Granted that the Democrats have also acted on the behalf of business interests.  Granted that Obama has turned to the business world to staff his White House.  But corruption is quite another matter.  In the wake of the financial crisis of 2008, the last thing that a GOP would want to do is forget exactly why the GOP became a minority party for two years and upon regaining partial control of Congress, plunge right back in and re-create the problems that led to that crisis in the first place.  Corruption is that capacity, that if you get handed enough money, you can immediately forgive and forget.  It also means that you forget the very people to whom you actually owed your office:  the voters.  The people who are ultimately harmed by the ending of necessary regulations on these banks.  If the voters don’t matter after November, then who will?  That’s not an argument of American exceptionalism.  And the exceptionalism of foreign nations, especially China that is already outpacing us in economic growth, comes to the fore.  The GW era (or the uh oh years) did this nation no favors.  Before we may lead, we must rebuild, beginning with our national character, morality, and sense of responsibility.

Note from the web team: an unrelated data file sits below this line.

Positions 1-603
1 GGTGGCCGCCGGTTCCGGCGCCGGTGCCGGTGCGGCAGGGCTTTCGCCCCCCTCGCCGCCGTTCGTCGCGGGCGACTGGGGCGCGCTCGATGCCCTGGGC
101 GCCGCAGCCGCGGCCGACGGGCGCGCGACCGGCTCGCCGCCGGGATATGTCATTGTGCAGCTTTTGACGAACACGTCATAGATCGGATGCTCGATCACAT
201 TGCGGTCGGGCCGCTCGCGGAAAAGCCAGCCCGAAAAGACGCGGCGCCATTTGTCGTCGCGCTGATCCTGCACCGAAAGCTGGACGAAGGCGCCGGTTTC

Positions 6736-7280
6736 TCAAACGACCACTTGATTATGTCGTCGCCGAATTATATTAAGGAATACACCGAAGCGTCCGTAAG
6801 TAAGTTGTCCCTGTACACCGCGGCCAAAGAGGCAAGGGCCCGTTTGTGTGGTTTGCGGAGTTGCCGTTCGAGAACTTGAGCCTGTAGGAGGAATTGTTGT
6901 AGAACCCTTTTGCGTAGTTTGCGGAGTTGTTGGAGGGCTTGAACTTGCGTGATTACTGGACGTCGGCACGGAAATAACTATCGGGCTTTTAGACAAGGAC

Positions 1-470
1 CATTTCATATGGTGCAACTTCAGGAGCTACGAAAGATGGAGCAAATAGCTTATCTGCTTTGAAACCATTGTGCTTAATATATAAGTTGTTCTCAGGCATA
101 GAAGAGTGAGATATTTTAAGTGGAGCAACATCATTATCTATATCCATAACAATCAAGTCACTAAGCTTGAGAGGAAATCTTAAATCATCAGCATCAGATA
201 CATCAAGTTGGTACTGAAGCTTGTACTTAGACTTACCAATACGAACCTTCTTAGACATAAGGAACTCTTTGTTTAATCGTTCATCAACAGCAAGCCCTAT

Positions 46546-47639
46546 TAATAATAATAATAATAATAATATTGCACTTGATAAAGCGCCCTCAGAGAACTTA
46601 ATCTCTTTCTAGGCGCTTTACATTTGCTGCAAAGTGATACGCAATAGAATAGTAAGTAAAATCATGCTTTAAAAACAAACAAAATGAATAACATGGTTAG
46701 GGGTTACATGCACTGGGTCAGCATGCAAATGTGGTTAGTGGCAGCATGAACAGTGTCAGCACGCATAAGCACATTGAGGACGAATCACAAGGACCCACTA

Does that answer your question Ms. Parker?  Don’t ask the president, ask us.  American exceptionalism must come from us.  Or what good is our “leadership” if the quality of the nation through its citizens has so greatly deteriorated that we are only capable now of the most childish behavior.  But, we are no longer capable of the great things that President Obama still believes is possible in his State of the Union speech.  Does he have to headline his State of the Union speech as “American exceptionalism?”  Or does he only need to describe the possibility of it in his speech?  That we can still be uniquely capable of leading through new investments in technology, investments in education, not re-creating the mistakes of history in order to secure a better future for the nation, and most certainly to support democratic aspirations and human rights as a beacon of liberty.  Obama only said all of that.  Now what have the GOP said?  Or for that matter, what had the driver of this car said by way of his bumper stickers?  We surely can do better than this.